Verse one is actually the conclusion of chapter 36; the end of the spotlight being on Jacob’s story. Like his ancestors, he lived in Canaan, but as a sojourner, not as a permanent resident.  He did not own any of the land on which he lived and worked (see Hebrews 11:3).  The story of Joseph is the beginning of the transition from Canaan to Egypt.  It’s titled, THE ACCOUNT OF JACOB.  Actually, it’s more about Joseph.

What do we know about Joseph?

– Though he’s referred to as A YOUNG MAN in this passage, Joseph wasn’t a kid: 17 years old was five years past the age of manhood.  He was NOT the “baby of the family,” Benjamin was born after him. So why did the writer refer to him in this way? This reference may imply immaturity.  His actions in chapter 37 are typical of an immature guy.

– His father had 2 wives and had fathered some of his 13+ children by means of his wives’ handmaids.

– He kept the family trade: a shepherd.

 2. The causes of sibling rivalry (37:1-11).

     The first involved Joseph: Being a tattletale (v. 2).  We’re not given the details of this incident, but we don’t need them to get the point is that Joseph’s reporting it to Jacob gave Joseph’s brothers reason to dislike him.

Tale-bearing is condemned in Scripture as a sin of the tongue, a variation on the sin of gossip.  For one example among many, I offer Proverbs 20:19: A GOSSIP BETRAYS A CONFIDENCE; SO AVOID A MAN WHO TALKS TOO MUCH.  The person who is guilty of being a tattle-tale is motivated by a desire to get someone else in trouble.  Being a tattle-tale has a divisive effect on relationships.


The second involved Jacob: Showing favoritism (vs. 3-4).  The text says that Jacob (aka Israel) LOVED JOSEPH MORE THAN ANY OF HIS OTHER SONS.

There were two reasons for Jacob’s favoritism.  In v. 2 it is written; BECAUSE HE HAD BEEN BORN TO HIM IN HIS OLD AGE.  Actually, Jacob was more middle-aged when Joseph was born and Benjamin was the last child Jacob had with Rachel.  So what does this mean?

– In 44:20 the same phrase used of Benjamin, Joseph’s younger brother.

– Perhaps it refers to Jacob’s temperament; Joseph was born at time when Jacob was of a more “grandfatherly” bent.

While there is no excuse for favoritism, the other reason Jacob felt it was because Joseph’s mother was Rachel, the love of Jacob’s life.  In 29:30; Jacob LOVED RACHEL MORE THAN LEAH.  Joseph must have reminded Jacob of his beloved wife in some special way.

One of the ways Jacob demonstrated his favoritism of Joseph was in buying him an expensive gift: a RICHLY ORNAMENTED ROBE.  The Hebrew means “a coat of extended length;” it reached to the hands and feet.

– The idea that it was multicolored is found only in the earliest versions of the Bible.

– The only other place i/t Bible this term is used is in 2 Samuel 13:18-19 in reference to the KIND OF GARMENT THE VIRGIN DAUGHTERS OF THE KING WORE.  This is not the garment of a working man, but someone of privilege and authority.  The brothers may have seen this as their father’s way of setting Joseph above them, that he was promoting Joseph!

– The point is that the garment was extravagant and left the others feeling unloved in comparison.  This preferential treatment made Joseph’s brothers jealous. The coat became the focus of their anger with Joseph, one of the most important props in the entire story of the Bible.

The third was on Joseph: boasting about his dreams (vs. 5-11). We need to remember that people in this time took dreams very seriously and had no trouble believing them to be communications from God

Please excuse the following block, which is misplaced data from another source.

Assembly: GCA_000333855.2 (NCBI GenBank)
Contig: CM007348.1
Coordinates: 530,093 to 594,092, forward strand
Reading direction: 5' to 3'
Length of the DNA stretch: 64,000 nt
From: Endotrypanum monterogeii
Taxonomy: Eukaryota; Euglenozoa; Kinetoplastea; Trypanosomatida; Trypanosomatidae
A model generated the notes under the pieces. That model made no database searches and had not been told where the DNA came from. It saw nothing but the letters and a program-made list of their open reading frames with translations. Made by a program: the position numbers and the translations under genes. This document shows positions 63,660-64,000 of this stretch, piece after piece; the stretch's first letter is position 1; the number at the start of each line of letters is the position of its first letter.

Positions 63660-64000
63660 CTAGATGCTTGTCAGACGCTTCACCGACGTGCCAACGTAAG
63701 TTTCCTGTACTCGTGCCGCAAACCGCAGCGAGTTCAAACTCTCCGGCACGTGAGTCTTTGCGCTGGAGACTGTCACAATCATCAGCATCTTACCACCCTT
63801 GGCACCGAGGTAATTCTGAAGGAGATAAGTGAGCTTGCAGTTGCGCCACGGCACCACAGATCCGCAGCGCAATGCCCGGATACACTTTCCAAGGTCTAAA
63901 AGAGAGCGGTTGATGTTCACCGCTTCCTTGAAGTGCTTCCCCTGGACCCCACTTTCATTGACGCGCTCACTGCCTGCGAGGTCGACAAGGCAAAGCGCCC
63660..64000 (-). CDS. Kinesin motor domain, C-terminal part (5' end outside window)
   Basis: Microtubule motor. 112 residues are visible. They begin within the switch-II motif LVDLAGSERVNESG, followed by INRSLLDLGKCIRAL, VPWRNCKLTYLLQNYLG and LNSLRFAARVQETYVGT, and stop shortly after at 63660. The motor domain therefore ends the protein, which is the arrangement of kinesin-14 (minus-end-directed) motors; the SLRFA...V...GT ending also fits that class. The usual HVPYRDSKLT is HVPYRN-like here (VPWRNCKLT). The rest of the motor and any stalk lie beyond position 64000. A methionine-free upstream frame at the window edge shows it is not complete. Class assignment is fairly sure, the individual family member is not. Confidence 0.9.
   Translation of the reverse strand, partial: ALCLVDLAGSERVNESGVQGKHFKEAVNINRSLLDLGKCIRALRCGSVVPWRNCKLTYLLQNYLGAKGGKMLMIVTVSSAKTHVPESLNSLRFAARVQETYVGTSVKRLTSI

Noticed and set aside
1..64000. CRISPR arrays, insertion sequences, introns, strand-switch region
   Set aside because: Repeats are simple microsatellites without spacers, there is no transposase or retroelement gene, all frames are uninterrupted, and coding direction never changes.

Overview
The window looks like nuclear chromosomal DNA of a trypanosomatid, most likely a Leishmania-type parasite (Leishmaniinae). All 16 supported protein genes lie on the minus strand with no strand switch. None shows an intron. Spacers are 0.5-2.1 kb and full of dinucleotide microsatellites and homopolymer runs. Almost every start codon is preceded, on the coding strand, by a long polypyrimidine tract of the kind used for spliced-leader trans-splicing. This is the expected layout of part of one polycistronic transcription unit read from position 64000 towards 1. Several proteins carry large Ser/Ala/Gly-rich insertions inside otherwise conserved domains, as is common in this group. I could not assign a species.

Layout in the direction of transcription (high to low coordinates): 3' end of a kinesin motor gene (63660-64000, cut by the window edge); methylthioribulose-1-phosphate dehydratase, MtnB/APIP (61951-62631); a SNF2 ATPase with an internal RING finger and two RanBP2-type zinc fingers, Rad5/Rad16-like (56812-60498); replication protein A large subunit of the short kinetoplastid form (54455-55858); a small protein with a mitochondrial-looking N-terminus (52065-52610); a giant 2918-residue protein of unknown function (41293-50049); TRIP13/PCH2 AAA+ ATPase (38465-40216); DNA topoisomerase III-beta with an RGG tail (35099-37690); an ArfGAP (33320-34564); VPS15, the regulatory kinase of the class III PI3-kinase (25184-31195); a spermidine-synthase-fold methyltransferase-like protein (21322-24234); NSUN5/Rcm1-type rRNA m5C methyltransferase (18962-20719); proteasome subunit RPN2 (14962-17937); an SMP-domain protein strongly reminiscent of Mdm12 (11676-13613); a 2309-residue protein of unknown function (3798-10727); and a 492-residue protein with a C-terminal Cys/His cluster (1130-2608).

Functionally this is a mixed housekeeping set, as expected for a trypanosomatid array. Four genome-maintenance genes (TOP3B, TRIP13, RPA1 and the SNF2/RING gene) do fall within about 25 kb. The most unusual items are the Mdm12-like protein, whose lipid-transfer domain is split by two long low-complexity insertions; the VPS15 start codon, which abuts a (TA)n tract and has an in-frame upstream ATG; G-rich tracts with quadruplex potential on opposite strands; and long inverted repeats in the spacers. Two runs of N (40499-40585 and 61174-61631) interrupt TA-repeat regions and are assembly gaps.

This made Joseph’s dreams feel threatening.

There were two dreams, variations on a theme, both of them ending with Joseph’s brothers bowing down to him.  That Joseph had 2 dreams may be significant.  In chapter 41, after Joseph had been in prison for TWO years, the king of Egypt had TWO dreams that lead Joseph’s release and rise in power.  In Genesis 41:32 Joseph explained the reason for God supplying two dreams; “THE REASON THE DREAM WAS GIVEN TO PHARAOH IN TWO FORMS IS THAT THE MATTER HAS BEEN FIRMLY DECIDED BY GOD AND GOD WILL DO IT SOON.”

Verse five makes the point that Joseph’s boasting was part of the reason his brothers hated him: JOSEPH HAD A DREAM, AND WHEN HE TOLD IT TO HIS BROTHERS, THEY HATED HIM ALL THE MORE.  The brothers were angry that Joseph had two such dreams and that he rubbed their faces in it.  Perhaps their actions were motivated, in part, to make sure that Joseph’s dreams did NOT come true.

As we know, the dreams did come true; the brothers bowed down to Joseph on four different occasions; GNS 42:6; 43:26; 44:14; 50:18. In v. 9 of that chapter, Joseph then remembered the two dreams that started all this.

When Joseph boasted to his brothers about the first dream, their angry reaction was predictable and understandable; “DO YOU INTEND TO REIGN OVER US?  WILL YOU ACTUALLY RULE US?” (37:5-8).  Verse eleven reports that the brothers were also JEALOUS of Joseph.

After the second dream of this type, Joseph boasted to his father (37:9-11).  He probably expected a more approving reaction than what he got; “WHAT IS THIS DREAM YOU HAD? WILL YOUR MOTHER AND I AND YOUR BROTHERS ACTUALLY COME AND BOW DOWN TO THE GROUND BEFORE YOU?” Jacob retored.  It sounds as if Jacob had also taken this personally.  As it turned out, Rachel was dead and the text never tells us that Jacob bowed to Joseph, so the SUN AND MOON part did not apply to Jacob and Rachel.  We are left to wonder who was indicated by these symbols.

Jacob, having been the schemer all his life, was more thoughtful than his sons: he KEPT THE MATTER IN MIND.  That being the case, it seems strange how he never questioned the brother’s story of how Joseph had been killed by a wild animal.

K.A. Kitchen, writing in The International Standard Bible Encyclopedia, summarized the story of Joseph in this way:

“The story of Joseph is the story of a spoiled child and dreamer, sold into Egyptian slavery by jealous brothers, subjected to ups and downs, culminating in his becoming real ruler of that ancient land, and divinely placed there, to save his people and countless others in dire need from famine.”  (ISBE, Vol. 2, p. 1126.)